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Drury University Gives Tour to Blind Students

Drury University

Trying to navigate through college life on your own can be a daunting task for any person, but trying to do so without sight is an even tougher challenge. KSMU’s Justin Lux has the story.

This week at Drury University, eight visually-impaired students from Missouri and Arkansas were given the opportunity to explore the campus and the city of Springfield. They are here to become more familiar with the technology available to them, in addition to learning what the college experience is all about.

Freddy Marcos is a 19-year-old who is completely blind. He hopes to major in music and says that he while is excited about experiencing college on his own, he does have some fears.

“Getting to talk to some others that I’ve never actually talked with in my life. Being around alone, without anybody here helping me. Basically just being more independent, having to make my own decisions. Having to confront things I haven’t confronted in college before,” he says.

While visiting this week, the students will become familiar with items that will assist them in their day-to-day lives and possibly ease some of the anxiety they feel over living a more independent lifestyle.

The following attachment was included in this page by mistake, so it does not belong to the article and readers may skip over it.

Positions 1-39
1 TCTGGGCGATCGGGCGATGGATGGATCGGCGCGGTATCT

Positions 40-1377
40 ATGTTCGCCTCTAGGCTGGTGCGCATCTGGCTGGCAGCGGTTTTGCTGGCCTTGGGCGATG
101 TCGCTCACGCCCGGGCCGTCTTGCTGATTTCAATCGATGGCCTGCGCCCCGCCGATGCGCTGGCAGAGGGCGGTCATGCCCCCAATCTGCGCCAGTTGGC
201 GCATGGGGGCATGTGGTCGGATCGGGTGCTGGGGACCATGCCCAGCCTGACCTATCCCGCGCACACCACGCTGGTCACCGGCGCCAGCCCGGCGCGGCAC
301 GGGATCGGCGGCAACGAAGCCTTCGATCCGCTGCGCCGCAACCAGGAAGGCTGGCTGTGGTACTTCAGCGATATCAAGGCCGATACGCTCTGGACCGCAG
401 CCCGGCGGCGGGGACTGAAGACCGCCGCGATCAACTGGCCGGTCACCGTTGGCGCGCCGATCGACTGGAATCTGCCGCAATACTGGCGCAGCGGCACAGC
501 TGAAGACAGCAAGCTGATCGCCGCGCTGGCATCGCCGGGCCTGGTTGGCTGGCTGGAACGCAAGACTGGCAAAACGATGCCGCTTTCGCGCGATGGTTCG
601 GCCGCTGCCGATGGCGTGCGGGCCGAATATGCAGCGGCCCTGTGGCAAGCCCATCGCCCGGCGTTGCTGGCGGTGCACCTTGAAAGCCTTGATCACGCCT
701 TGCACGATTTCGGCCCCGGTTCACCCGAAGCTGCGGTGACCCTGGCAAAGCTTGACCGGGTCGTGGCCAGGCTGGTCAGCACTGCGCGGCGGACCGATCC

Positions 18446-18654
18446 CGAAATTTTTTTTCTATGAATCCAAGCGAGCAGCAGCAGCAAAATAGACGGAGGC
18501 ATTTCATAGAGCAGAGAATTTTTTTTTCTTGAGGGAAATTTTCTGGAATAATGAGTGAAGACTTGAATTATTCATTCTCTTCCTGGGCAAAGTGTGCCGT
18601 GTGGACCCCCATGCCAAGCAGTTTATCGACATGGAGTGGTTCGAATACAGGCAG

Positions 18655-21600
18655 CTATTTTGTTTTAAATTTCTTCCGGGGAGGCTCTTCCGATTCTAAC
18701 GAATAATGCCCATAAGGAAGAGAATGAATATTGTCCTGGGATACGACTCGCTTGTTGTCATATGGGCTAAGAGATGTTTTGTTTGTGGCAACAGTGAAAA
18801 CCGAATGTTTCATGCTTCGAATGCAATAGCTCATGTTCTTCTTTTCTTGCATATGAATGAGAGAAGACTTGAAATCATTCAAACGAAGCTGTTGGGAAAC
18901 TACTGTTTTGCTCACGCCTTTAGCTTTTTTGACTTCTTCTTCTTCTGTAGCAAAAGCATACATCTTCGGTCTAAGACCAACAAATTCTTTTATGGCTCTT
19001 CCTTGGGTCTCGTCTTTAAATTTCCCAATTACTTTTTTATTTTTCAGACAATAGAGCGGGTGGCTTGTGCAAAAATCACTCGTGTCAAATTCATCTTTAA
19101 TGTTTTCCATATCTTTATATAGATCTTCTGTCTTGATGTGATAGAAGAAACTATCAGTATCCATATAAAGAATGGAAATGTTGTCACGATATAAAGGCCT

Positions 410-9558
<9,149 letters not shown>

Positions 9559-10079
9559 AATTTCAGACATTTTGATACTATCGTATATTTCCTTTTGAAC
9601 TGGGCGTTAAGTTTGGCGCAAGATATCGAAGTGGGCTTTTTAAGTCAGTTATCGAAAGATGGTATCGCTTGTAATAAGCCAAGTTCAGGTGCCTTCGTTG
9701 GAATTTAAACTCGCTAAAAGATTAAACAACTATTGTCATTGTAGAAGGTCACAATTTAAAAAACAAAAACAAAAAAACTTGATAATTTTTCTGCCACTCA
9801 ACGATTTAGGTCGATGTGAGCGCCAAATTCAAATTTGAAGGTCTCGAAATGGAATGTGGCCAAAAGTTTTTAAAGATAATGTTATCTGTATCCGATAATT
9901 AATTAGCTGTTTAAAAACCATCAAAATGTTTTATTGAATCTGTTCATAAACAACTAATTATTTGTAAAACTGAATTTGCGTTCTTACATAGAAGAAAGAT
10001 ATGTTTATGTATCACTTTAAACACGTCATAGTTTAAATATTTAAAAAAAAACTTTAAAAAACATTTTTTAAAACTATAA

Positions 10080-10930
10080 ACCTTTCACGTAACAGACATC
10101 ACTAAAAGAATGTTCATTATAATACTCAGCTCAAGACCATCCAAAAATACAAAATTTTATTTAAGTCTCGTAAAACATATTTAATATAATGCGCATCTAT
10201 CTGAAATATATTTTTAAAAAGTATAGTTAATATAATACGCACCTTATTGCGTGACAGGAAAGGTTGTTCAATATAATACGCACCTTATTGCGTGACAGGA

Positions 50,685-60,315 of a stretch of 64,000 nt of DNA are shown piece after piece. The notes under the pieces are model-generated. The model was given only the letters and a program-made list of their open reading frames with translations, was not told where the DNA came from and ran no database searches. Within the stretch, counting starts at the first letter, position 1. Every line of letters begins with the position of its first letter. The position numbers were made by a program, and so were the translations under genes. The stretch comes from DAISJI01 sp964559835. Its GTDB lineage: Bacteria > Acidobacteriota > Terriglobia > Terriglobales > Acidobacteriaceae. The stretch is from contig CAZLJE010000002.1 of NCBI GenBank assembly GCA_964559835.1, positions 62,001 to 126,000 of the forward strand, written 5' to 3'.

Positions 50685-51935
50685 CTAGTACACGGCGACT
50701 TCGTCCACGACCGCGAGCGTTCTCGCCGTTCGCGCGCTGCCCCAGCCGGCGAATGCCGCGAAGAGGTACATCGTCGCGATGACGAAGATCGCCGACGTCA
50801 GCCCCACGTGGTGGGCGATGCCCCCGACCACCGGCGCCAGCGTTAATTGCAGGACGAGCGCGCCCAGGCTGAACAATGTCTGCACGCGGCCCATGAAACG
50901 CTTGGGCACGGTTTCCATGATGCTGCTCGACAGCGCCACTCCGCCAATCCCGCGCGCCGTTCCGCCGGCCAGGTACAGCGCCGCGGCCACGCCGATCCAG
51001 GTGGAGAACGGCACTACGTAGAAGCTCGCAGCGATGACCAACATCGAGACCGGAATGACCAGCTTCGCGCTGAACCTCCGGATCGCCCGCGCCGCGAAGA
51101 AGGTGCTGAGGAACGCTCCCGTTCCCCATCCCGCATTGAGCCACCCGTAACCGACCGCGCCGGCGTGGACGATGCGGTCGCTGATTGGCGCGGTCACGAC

Dave Wilkinson from NanoPac, Inc., a company which supplies products for individuals with disabilities, demonstrated how a student could find his or her way to a Subway late at night. He pushed some buttons on a black, rectangular GPS device.

“I can pull up their phone number and I can call them to make sure they’re still open before I venture out of my room in my residence hall, and turn on my GPS and have it take me to Subway. And when I’m ready to go to Subway, ‘Subway, restaurant, at Benton Avenue, 536 feet, right, west.’ So the GPS lets a blind person have much more of a significant idea of what is around us. We don’t see all of the street signs and all of the material that you’re bombarded with as a sighted person,” Wilkinson says.

Dr. Chris Craig, director of the Drury School of Education and Child Development says the hope is that these students realize that college is a possibility for them.

To further this idea, Dr. Craig received a grant from the Greene County Developmental Disabilities Board to start the Drury University Children’s Center for the Visually Impaired. The center will identify blind children from birth to three years old who could benefit from support services.

Whether it is the students who visit the campus each year or those who benefit from the center, Craig says he has one particular intention for all.

“My goal for these kids would be for them to come back or come to Drury or other universities and have a skill set to succeed,” says Craig.

Dr. Craig, who is also blind, reports that there is 80 percent unemployment among legally blind people.

For the students, the visit to Drury is free. Rehab Services for the Blind and a grant from the Musgrave Foundation provided funding for the students’ room and board this week.

For KSMU News, I’m Justin Lux.